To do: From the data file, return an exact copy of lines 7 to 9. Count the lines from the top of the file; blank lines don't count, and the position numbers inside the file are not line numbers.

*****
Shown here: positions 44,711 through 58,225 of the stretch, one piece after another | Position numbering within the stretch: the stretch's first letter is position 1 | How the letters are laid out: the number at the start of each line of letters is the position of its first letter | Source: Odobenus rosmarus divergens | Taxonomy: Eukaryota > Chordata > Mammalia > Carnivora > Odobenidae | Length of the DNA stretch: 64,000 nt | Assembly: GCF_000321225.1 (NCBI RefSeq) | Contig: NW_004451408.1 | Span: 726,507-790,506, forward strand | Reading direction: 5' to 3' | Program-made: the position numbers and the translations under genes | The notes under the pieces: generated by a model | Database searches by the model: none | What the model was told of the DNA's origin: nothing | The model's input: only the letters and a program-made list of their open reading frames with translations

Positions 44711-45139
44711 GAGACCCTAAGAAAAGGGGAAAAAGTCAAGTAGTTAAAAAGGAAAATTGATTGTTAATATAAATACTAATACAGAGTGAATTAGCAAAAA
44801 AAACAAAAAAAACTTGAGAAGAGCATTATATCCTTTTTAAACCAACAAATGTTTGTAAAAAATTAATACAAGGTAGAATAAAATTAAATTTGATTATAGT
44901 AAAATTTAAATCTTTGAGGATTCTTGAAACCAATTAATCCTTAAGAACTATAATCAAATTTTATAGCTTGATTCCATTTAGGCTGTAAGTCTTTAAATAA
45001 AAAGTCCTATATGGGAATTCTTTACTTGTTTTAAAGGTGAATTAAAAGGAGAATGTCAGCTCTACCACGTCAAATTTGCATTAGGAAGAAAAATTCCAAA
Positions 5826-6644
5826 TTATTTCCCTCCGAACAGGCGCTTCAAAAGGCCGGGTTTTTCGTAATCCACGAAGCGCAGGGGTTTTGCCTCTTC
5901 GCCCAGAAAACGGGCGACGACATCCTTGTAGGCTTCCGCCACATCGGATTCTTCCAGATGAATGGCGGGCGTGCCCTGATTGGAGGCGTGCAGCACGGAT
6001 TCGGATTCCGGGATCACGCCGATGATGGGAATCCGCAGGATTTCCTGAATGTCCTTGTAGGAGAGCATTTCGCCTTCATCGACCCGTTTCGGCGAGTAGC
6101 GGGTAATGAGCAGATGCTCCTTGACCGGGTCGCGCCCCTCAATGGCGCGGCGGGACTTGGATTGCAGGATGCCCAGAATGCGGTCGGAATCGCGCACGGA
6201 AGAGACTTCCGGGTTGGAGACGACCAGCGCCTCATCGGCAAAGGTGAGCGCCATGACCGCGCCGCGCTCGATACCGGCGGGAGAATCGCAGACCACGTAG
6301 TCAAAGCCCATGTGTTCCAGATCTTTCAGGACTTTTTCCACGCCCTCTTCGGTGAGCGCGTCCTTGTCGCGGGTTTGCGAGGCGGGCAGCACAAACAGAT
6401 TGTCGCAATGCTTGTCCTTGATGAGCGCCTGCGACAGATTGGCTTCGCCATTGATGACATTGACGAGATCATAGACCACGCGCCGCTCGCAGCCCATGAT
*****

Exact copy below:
Positions 5826-6644
5826 TTATTTCCCTCCGAACAGGCGCTTCAAAAGGCCGGGTTTTTCGTAATCCACGAAGCGCAGGGGTTTTGCCTCTTC
5901 GCCCAGAAAACGGGCGACGACATCCTTGTAGGCTTCCGCCACATCGGATTCTTCCAGATGAATGGCGGGCGTGCCCTGATTGGAGGCGTGCAGCACGGAT